And owning an Airstream can be more expensive than it looks.
Kate Oliver, 35, founder of The Modern Caravan, an Airstream renovation business, and her wife, Ellen Prasse, 34, renovated and lived in a 1957 Airstream Overlander, as well as other Airstreams, from 2016 until June 2020, when the couple bought their first house. The cost of gas, propane for heating and cooking, insurance and campground fees, among other expenses, can add up, she says.
“You could really go bare-bones and yes, some do, but I think a lot of the people that choose to live this way are privileged to be able to make that choice,” said Oliver.
Those are the kind of customers who come to Denny Stone, 62, owner and head of design for So Cal Vintage Trailer in San Diego. The company offers high-end, bespoke renovations for Airstreams and similar vintage trailers.
A full renovation averages about $125,000, says Stone, but the tab can reach more than $300,000 including disassembly of the trailer, structural repairs and the replacement of nearly all of its components — other than the aluminum exterior. More customers are now requesting new types of customizations, including fitting in an office or coffee station, he said.
Although business has been steadily increasing for years, when California implemented its stay-at-home orders, Stone was hit with a surge of calls and emails. “The increased demand was crazy,” he says.
Many of those calls were urgent, looking for finished, restored vintage trailers — something that could be bought off his lot, which Stone said he couldn’t provide. Those that ultimately became new customers — willing to wait three to six months to get their trailers into Stone’s shop — often had an interest in RVing and Airstreams before the pandemic. The coronavirus just pushed them to take the next step.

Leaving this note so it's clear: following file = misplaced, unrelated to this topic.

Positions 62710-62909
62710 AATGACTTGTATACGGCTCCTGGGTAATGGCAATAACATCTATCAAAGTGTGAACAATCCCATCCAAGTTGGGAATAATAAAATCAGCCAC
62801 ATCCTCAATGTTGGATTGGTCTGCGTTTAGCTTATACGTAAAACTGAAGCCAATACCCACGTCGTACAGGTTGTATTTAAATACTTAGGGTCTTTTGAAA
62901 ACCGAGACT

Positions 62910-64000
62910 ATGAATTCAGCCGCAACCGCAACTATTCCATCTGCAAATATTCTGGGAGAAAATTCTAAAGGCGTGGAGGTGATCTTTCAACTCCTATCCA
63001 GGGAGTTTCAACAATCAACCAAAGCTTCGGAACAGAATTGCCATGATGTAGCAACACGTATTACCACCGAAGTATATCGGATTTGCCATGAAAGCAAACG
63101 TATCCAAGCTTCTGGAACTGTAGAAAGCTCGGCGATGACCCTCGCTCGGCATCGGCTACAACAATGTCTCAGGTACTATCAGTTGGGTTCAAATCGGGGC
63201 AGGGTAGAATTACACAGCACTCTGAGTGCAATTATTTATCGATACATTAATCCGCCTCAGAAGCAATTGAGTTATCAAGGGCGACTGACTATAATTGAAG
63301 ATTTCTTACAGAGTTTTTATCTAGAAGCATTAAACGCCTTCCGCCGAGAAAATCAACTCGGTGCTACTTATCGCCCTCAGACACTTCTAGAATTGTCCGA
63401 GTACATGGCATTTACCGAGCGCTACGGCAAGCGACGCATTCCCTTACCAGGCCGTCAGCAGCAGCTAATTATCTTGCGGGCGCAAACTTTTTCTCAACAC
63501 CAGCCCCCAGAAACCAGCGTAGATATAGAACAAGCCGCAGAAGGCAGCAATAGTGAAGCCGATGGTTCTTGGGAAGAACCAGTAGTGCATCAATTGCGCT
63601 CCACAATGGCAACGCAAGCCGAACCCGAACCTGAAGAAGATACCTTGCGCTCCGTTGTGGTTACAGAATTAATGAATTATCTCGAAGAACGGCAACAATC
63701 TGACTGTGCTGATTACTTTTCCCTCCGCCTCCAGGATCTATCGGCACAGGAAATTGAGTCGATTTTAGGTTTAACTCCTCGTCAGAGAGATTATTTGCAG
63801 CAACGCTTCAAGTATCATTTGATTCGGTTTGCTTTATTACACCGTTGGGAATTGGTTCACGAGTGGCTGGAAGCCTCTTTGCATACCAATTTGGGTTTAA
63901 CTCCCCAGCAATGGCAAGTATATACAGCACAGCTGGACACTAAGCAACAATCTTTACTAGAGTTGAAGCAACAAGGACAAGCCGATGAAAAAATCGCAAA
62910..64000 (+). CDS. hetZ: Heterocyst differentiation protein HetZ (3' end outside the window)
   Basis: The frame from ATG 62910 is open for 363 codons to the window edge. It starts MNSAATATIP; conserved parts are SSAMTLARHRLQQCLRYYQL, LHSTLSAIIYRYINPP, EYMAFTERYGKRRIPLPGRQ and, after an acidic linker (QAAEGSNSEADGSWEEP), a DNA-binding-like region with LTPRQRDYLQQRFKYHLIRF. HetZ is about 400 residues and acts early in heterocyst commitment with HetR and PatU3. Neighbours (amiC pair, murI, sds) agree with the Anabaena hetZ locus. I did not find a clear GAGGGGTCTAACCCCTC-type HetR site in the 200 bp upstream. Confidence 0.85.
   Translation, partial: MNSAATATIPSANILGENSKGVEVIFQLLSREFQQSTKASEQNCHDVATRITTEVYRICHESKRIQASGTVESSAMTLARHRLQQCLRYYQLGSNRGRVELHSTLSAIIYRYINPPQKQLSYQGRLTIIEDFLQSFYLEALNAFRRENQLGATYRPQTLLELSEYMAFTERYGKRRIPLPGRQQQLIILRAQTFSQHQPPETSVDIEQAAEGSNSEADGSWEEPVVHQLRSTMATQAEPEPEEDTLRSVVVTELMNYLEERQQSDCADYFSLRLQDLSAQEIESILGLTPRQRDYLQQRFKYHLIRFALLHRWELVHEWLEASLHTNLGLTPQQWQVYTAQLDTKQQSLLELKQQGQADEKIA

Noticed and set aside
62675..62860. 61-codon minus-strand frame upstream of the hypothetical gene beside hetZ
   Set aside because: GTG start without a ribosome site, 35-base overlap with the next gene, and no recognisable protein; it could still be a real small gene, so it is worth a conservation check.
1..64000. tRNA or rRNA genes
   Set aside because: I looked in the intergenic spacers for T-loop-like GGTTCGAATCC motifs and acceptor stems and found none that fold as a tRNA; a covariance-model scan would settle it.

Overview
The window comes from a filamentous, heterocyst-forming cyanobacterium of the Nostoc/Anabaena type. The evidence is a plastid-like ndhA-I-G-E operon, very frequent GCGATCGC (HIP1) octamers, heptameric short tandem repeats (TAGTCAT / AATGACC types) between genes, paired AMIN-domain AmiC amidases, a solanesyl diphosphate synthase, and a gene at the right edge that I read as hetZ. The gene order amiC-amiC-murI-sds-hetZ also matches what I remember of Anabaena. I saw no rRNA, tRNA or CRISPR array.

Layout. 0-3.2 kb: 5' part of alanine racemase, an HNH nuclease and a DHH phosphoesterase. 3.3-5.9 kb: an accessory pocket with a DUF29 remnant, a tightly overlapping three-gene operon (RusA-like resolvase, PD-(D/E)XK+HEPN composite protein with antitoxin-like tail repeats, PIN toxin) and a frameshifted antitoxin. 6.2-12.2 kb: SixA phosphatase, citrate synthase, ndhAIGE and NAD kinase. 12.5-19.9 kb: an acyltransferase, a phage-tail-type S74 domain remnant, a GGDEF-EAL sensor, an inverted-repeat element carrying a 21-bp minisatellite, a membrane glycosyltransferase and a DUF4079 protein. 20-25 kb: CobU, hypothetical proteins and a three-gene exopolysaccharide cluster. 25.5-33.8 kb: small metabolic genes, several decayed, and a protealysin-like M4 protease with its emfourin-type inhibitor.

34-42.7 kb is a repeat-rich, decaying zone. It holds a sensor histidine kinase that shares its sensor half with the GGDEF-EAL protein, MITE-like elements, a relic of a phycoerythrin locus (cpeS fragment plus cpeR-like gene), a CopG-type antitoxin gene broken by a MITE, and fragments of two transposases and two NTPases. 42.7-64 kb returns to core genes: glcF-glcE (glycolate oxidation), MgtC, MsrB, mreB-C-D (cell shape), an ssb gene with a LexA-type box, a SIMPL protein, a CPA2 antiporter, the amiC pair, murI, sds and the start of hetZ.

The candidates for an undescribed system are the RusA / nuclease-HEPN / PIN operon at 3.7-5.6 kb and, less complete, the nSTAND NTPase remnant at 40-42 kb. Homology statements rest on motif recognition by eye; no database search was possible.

Finding an updated Airstream can be difficult. Ward Chandler, founder of Airstream Hunter, a community he started in 2016 for buying and selling Airstreams, says 2020 was his best year yet with transactions up about 250 percent compared with the previous year. “Demand far outstripped supply,” says Chandler. “And the thing people wanted more than ever before was an Airstream that was ready to use.”
Others are willing to wait. Emma Duerk, 27, and Mitch Budden, 28, were living in Ann Arbor, Mich., in 2019 when they decided to buy an RV and do some traveling, hoping to eventually transition to working remotely and living on the road full-time. They initially wanted an Airstream, but its high price tag made it unaffordable. At the end of January 2020, they bought a 2004 Fleetwood Jamboree, and Budden and his father began renovating it. But when the pandemic shut down Michigan, their timeline accelerated.
Duerk’s job at an organizational development consultancy became remote, and then she was furloughed because of the pandemic. Budden had left his job in tech the month before pandemic shutdowns began and was already working from home as a freelancer, designing websites and writing custom code. Duerk and Budden decided to take the plunge and live full-time in the RV, relying on the money they had been saving for extended trips.
“My last day at work, we began driving west,” says Duerk.
“We both recognize how lucky we are that we can do this,” says Budden. “Obviously, I would never have wished for a pandemic, but it wound up being a good year for us. It put everything in a different perspective.”
The couple will soon move to Denver to work for a few years — and save up to buy their own Airstream.